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May 11, 2012


Speaker: Servicemembers can help prevent another Holocaust

By Rob Schuette, Public Affairs Staff

Servicemembers play an important role to help ensure the world never faces another situation like the Holocaust, said Rabbi Joshua Ben-Gideon.
PHOTO: Rabbi Joshua Ben-Gideon (standing) speaks to a Fort McCoy audience during the installation’s observance of Holocaust: Days of Remembrance. Photo by Allan Harding
Rabbi Joshua Ben-Gideon (standing) speaks to a Fort McCoy audience during the installation’s observance of Holocaust: Days of Remembrance. Ben-Gideon spoke about the military’s role in preventing another Holocaust event and how remembering history is important to the military and to the Jewish faith. (Photo by Allan Harding)

Ben-Gideon, the guest speaker for Fort McCoy’s observance of the Holocaust: Days of Remembrance and the rabbi of the Beth Israel Center in Madison, Wis., told the audience it was his honor to speak at Fort McCoy and said he appreciated everything the military does on a daily basis to protect Americans and guarantee their freedoms. As the military does, members of the Jewish faith honor their followers, study and learn from their history, he said.

As long as there are people who are survivors of the Holocaust the event will be one of remembrance, not a memorial. Ben-Gideon said the Holocaust was an event where 6.5 million Jews, including about 1 million children — about half the existing Jews in the world — died or were murdered suddenly, although the buildup to the situation occurred over a period of several years.

“The hope is that when we are faced with this situation — a Holocaust — again, we will be ready to stand up and create a barrier against people who want to do these things,” he said.

The current survivors often tend to be youth from that time, as a vast majority of the original adult survivors of the Holocaust probably have died as have many of the World War II veterans, he said. Ben-Gideon said several members of his synagogue’s congregation are Holocaust survivors and will speak about their experiences if asked or requested.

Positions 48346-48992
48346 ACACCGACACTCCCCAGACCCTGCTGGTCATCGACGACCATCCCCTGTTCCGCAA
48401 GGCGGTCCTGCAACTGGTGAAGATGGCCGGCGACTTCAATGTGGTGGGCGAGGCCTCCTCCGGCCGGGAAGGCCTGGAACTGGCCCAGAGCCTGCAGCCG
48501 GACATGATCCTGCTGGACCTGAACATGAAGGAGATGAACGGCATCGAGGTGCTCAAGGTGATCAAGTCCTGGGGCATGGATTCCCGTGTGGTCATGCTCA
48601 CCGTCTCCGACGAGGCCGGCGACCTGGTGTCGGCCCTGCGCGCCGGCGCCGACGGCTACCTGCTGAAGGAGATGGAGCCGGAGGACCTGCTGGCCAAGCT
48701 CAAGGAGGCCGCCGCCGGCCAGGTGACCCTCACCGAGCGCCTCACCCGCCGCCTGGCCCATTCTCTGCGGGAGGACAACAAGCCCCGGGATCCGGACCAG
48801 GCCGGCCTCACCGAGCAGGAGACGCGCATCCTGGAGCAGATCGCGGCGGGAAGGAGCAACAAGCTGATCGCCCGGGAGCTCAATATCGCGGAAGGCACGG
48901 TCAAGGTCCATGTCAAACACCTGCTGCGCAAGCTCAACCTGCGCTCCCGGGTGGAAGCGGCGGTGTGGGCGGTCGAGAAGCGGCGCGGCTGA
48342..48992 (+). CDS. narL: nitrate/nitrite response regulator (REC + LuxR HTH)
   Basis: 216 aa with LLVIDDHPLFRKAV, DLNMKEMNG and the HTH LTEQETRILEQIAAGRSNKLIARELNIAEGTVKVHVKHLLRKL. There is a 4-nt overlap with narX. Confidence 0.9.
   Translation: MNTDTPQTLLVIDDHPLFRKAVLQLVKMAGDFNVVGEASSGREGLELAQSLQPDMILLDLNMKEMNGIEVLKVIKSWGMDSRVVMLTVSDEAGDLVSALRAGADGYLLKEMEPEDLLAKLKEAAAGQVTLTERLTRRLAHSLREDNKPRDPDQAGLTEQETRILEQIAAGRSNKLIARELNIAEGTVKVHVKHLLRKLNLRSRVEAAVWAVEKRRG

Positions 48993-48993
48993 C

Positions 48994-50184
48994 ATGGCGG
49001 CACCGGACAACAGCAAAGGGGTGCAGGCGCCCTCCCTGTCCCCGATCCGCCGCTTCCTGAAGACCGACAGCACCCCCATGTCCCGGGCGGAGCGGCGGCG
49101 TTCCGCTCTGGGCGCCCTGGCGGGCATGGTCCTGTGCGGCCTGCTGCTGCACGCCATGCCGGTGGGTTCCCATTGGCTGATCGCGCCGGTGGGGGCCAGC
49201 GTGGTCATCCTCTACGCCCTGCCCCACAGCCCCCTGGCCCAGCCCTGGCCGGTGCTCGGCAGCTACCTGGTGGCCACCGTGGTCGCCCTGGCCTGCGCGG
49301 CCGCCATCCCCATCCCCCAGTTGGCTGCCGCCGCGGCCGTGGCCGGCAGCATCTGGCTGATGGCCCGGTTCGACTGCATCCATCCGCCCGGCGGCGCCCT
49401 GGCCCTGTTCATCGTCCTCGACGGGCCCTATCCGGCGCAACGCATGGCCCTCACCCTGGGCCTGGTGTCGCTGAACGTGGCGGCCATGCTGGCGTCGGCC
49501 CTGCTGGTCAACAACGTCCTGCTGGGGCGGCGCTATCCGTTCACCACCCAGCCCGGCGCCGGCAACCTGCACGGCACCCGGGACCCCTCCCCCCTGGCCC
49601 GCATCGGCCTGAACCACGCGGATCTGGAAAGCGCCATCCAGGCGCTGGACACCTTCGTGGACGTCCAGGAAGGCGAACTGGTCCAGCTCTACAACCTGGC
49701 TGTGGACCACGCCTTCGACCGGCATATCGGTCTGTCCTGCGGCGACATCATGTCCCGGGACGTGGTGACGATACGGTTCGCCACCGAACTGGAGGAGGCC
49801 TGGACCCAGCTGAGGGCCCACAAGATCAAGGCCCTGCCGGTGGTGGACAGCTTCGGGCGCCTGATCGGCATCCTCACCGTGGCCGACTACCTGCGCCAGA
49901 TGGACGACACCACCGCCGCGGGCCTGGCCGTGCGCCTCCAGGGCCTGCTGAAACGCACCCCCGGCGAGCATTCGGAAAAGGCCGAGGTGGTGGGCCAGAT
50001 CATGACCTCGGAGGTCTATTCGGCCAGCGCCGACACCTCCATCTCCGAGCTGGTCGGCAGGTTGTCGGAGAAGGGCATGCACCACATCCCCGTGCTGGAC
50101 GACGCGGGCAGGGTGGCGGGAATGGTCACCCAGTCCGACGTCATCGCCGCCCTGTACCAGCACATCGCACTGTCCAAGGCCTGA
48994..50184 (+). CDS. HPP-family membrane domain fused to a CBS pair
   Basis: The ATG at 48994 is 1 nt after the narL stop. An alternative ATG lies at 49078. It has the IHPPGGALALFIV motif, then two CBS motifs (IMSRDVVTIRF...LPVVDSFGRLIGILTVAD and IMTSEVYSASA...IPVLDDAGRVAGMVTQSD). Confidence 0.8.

In the 1946 book “Man Searches for Meaning,” by Viktor Frankl, a Holocaust survivor, the author describes life in Nazi concentration camps and the lessons for spiritual survival, he said. The book talks about what camp inmates had to do to survive. For example, inmates could earn special treatment or premiums, such as cigarettes, for completing a task, Ben-Gideon said. These cigarettes became very valuable to buy favors from camp personnel.

“It tells a lot about the dehumanizing effects of the Holocaust that their lives were measured out in cigarettes,” he said. “People had to do many dehumanizing things to live. Once they lost the will to live they seldom returned.”

Yet, as time becomes further removed from the Holocaust era, people’s views change, he said in response to a question from the audience. Twenty years ago Jewish people wouldn’t buy things from Germany, but Ben-Gideon said today many Jews, including himself, would not think twice about driving a Volkswagen, for example.

Germans did much to repent and to try to make amends for the Holocaust, including becoming a big supporter of Israel, he said.

Garrison Deputy Commander Col. Rob Humphrey said Ben-Gideon’s talk reaffirmed the need to teach and share history with the next generation.

Military personnel and people in general also need to resolve to remain a nation that will stand in the way of future events, such as the Holocaust, Humphrey said.

Master Sgt. Claudia Simpson, Fort McCoy Equal Opportunity adviser, said the purpose of the event is to reflect and resolve to never have another event similar to the Holocaust occur.

Garrison Chaplain (Lt. Col.) Allen Raub said in his invocation that it was difficult to see how society could sink to such depths of evil, immorality and degradation.

The Lord’s holy word advises people to speak up for those who can’t speak for themselves, for the rights of those who are destitute to be judged fairly and for the rights of the needy and the poor. Americans and servicemembers should rise up to be a nation that defends and protects the helpless and speaks for all those who have no voice, he said.

The Fort McCoy community will observe Asian-Pacific American Heritage Month in May. For more information about ethnic observance events in the Fort McCoy community, call 608-388-3246.

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